Error 25051. Internet Information Services BITS support is not installed
CustomAction CcmValidateServerConfig returned actual error code 1603 (note this may not be 100% accurate if translation happened inside sandbox)
Action ended 16:07:47: CcmValidateServerConfig. Return value 3.
Action ended 16:07:47: INSTALL. Return value 3.
Posted: October 28, 2014 in Solved, Windows General
Tags: cisco vpn
When running the Cisco VPN client on a Windows 64bit OS, it seems to never install correctly and will fail to connect.
Secure VPN: Connecion terminated locally by the Client.
Reason 442: Failed to enable Virtual Adapter
It seems to be an issue with how the installer registers the network device for the Service. It’s an old issue that has been popping up for YEARS.
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Posted: October 24, 2014 in HyperV, Information, Server 2012, Windows 10, Windows8
Tags: stuck, upgrade, Windows server 2012, windows10, Windows8, winx
I’ve done upgrades on several computers and for the most part never had an issue, but everyone now and then I have found that while the Windows install goes all the way through the installation and device setup, it then seems to get stuck during the very last “Setting up a few more things” stage, sometimes stopping at a frustrating 79%!
I’ve tried leaving them for several hours but it never gets past that point. A hard reset is the only option, after which Windows restores the previous version. So at least nothing is lost other than time.
In all cases though, I’ve found the problem is having the Hyper-V role installed. There must be something about the Hypervisor that causes a problem.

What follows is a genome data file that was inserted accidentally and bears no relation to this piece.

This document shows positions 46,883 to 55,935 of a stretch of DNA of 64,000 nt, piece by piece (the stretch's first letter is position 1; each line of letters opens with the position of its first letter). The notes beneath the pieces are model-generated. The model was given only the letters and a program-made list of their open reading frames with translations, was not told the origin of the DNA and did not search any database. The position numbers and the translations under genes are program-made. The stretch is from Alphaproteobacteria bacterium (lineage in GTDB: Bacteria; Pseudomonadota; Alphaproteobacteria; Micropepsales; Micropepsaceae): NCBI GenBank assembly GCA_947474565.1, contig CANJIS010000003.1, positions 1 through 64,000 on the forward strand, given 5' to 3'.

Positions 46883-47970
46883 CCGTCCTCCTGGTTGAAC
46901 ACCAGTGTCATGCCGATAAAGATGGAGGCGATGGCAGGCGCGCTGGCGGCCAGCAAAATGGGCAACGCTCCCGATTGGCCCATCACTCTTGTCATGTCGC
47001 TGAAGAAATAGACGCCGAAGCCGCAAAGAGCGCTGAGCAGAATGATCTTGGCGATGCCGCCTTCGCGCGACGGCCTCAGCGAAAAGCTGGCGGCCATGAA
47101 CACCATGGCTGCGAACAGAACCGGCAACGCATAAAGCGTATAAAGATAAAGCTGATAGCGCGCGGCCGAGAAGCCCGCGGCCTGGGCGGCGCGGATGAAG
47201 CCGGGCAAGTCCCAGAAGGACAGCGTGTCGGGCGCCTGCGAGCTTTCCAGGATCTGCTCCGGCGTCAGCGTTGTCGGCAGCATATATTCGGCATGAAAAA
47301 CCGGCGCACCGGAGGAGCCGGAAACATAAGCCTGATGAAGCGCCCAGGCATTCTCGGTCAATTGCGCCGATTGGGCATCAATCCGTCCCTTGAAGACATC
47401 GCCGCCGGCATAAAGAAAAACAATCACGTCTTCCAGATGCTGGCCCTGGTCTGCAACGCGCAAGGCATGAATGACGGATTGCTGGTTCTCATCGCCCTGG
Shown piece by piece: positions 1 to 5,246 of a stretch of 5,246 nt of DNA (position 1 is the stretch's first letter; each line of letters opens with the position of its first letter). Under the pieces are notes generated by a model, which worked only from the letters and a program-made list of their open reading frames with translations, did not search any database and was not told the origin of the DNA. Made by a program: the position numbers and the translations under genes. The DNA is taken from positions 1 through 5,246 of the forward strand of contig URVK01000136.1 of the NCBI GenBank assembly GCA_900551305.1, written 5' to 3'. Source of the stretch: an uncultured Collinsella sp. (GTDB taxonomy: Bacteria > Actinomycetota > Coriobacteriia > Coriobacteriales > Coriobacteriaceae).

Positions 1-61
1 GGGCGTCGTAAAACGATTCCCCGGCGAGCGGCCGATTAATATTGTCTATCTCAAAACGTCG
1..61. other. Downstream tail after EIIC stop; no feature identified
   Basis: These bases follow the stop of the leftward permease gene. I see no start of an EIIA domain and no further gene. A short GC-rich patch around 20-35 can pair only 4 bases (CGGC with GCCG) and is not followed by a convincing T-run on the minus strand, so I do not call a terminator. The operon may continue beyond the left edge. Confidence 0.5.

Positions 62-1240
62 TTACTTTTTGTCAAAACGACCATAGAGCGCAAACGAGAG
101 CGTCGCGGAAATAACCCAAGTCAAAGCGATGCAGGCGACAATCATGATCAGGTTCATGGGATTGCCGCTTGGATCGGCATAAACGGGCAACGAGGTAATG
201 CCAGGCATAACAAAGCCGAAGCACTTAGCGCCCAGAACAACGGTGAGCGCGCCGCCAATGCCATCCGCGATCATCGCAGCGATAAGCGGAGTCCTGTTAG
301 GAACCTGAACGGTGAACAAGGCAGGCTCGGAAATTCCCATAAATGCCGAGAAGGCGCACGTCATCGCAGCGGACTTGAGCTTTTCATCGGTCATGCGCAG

After the OS rolls back, go into roles and features and remove the Hyper-V role, then try the upgrade again. After it completes just add the Hyper-V role back in again and it should pick up all the previous settings.
Posted: October 24, 2014 in Information, Windows 10
Tags: windows10, winx
Continued from the first post
The first big update has come… and wow. Build 9860 has been made available.
I have already mentioned how much faster and more responsive Windows 10 seems to be, and this new updates seems to kick it up another notch! I’m sure the SSD makes a huge difference, but whatever Microsoft have done with the caching technology is amazing.
- The issue with dragging windows to the top of the screen seems to be fixed in this release
- I’m starting to like the new start menu. I can see now how you can mix and match between menu list items and tile items
- The multi-desktops thing just didn’t work for me in the first build, but they’ve done some nice tweaks and I really quite like it now. There are still a few useability issues, like how to move apps between desktops, but I think this is going to be a lot more useful than I expected
Microsoft is now also giving you a choice to how quickly you get new versions of the preview updates. If you are adventurous you cna take the “Fast” path, or if you want others to find the bugs first you can take the “Slow” path. It’s a little thing, but a nice thouch.
Did I mention it was fast?
WARNING: This is intended for use in a lab environment rather than production. Given the nature of domain controllers, all details here should be used with extreme caution as damage is HIGHLY POSSIBLE and data loss is a risk.
At various time I want to test something that I want to install on my production system at home without actually risking damaging anything. The easiest way I find is to make a copy of the virtual machine hard disks and start them up attached to a new LAB version of the machine, on an isolated Virtual network of course. This works fine for Domain Controllers also which makes it quicker to test things like Exchange with your actual configuration.